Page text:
Dutch Ruppersberger
U.S. Representative D-Maryland, Ranking Member on the Intelligence Committee
CSPAN 08/13/2015
Ruppersberger: I rise in strong support of The U.S.A. Freedom Act which virtually deletes the National Security Agency’s database of Americans' phone and email records. The bulk collection of what we know now as metadata will end. Under this bill the government will now have to seek court approval before petitioning private cell phone companies for records. The court will have to approve each application, except in emergencies and major court decisions will be made public. It is very similar to legislation drafted and introduced last year by the intelligence committee under the leadership of former Chairman Rogers and myself together with our colleagues on the judiciary committee led by Congressman Goodlatte and Conyers. That bill passed with an overwhelming bipartisan majority and I want to thank Congressman Goodlatte and Conyers as well as Congressman Schiff and Nunes, also Congressman Sensenbrenner and Jerry Nadler and other members who worked hard and continued the pursuit on this much-needed reform.
Dutch Ruppersberger
U.S. Representative D-Maryland, Ranking Member on the Intelligence Committee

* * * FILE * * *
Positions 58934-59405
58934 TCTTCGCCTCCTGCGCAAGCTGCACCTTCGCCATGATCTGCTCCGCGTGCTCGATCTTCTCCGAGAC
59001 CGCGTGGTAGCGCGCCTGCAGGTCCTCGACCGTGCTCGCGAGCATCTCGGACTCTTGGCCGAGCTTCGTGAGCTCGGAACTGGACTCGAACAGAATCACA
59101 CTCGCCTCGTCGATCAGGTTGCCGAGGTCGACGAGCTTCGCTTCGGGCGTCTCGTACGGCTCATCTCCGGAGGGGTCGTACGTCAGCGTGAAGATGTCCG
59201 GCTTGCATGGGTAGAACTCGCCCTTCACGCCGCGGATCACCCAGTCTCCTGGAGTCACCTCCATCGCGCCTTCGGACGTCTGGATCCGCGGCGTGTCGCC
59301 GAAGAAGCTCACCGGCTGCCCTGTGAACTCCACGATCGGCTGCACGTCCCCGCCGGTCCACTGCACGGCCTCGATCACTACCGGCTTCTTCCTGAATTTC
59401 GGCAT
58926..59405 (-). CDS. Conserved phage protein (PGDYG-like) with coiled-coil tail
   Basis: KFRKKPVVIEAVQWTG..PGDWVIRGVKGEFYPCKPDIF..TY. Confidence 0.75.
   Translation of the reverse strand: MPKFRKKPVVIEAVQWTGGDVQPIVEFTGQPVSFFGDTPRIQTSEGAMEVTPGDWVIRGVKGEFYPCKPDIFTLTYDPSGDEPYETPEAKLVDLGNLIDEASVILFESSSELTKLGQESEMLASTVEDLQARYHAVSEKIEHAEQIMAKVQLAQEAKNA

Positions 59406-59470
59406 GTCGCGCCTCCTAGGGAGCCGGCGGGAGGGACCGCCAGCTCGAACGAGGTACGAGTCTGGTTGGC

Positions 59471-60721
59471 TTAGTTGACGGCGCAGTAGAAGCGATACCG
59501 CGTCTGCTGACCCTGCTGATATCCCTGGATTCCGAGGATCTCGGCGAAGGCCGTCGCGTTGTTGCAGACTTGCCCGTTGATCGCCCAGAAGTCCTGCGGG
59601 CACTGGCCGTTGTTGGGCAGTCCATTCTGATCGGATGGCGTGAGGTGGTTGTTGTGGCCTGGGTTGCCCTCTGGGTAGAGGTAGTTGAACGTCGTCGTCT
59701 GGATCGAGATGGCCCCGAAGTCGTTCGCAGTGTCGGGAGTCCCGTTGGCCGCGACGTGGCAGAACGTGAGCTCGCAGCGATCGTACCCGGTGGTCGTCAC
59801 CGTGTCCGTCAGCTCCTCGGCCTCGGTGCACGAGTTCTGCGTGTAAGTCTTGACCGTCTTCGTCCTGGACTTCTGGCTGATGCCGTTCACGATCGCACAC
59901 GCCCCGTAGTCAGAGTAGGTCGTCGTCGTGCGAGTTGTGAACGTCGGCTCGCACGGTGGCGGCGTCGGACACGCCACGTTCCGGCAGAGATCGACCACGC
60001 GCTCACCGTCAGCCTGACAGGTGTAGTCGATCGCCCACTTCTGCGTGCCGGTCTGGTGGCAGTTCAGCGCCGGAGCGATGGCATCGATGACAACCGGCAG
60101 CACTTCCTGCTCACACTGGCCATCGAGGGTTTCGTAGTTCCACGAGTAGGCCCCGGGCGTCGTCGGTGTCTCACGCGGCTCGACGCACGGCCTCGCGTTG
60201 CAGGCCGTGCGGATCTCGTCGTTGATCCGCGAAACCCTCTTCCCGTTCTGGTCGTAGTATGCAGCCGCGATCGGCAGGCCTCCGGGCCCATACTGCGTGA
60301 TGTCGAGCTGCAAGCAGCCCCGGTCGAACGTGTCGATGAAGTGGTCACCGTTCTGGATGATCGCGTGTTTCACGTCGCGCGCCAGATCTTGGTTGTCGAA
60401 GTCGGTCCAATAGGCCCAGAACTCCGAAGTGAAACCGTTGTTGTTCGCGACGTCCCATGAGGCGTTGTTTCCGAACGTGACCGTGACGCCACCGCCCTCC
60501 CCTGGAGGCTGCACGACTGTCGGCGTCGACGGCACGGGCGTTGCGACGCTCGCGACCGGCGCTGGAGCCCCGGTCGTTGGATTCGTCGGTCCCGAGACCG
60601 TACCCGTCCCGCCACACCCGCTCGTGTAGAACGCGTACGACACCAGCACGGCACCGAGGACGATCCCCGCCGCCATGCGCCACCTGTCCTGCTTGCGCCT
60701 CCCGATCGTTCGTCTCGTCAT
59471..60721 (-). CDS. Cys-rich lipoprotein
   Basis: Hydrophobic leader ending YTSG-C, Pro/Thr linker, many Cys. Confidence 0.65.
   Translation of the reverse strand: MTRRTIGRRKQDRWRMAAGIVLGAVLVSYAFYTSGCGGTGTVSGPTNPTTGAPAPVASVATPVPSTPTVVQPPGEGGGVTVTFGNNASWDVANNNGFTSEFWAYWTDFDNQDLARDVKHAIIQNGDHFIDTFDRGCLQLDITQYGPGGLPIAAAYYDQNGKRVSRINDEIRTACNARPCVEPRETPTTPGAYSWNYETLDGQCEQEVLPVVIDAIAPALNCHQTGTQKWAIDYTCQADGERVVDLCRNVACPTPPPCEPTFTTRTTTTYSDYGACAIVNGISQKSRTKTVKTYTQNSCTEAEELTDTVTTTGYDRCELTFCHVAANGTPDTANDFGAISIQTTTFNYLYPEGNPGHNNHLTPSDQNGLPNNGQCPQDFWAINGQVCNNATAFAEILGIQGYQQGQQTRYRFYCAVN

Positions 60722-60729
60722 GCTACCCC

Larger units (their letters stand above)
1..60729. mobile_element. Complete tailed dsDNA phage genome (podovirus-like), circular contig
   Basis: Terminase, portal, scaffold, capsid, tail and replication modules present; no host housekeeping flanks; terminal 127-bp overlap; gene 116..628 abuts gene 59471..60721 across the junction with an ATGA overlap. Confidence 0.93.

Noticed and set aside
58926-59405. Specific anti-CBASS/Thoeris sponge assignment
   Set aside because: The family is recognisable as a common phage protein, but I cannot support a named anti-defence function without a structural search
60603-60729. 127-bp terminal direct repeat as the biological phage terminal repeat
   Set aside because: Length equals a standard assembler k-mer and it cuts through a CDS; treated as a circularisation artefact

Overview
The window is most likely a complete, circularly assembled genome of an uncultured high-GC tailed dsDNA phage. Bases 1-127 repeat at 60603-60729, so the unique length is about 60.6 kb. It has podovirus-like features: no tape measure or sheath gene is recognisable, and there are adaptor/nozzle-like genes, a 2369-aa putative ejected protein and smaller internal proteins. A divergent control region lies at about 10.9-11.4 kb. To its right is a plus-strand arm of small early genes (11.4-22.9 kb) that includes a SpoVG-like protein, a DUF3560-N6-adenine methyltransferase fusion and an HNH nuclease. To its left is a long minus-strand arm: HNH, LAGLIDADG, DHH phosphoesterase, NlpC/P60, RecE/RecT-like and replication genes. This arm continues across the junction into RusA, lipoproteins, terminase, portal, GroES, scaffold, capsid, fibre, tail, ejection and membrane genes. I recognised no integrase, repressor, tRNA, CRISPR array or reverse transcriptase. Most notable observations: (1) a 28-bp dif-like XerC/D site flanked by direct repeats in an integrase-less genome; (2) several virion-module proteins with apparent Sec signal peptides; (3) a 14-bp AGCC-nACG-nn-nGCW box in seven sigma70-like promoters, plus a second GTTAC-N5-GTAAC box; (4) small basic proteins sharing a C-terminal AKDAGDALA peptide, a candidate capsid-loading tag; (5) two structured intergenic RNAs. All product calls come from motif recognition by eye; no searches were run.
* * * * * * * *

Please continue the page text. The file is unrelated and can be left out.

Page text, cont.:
CSPAN 08/13/2015
Ruppersberger: We need this bill, though, to keep our country safe. Section 215 of the Patriot Act which is the part that legalizes much of N.S.A.'s critical work to protect us from terrorists expires in less than three weeks, on June 1. If we do not re-authorize it with the reforms demanded by the public essential cape -- by the public, essential abilities to track suspects will expire also. This couldn't happen at a worse time. The threats posed by ISIS and other terrorist groups are just the tip of the iceberg. We also need strong defenses against increasingly aggressive cyberterrorists and the lone wolf terrorists that are often American citizens, for example this bill restores Americans' confidence that the government is not snooping on its own citizens by improving the necessary checks and balances to our democracy. This bill balances the need to protect our country with the need to protect our constitutional rights and civil liberties.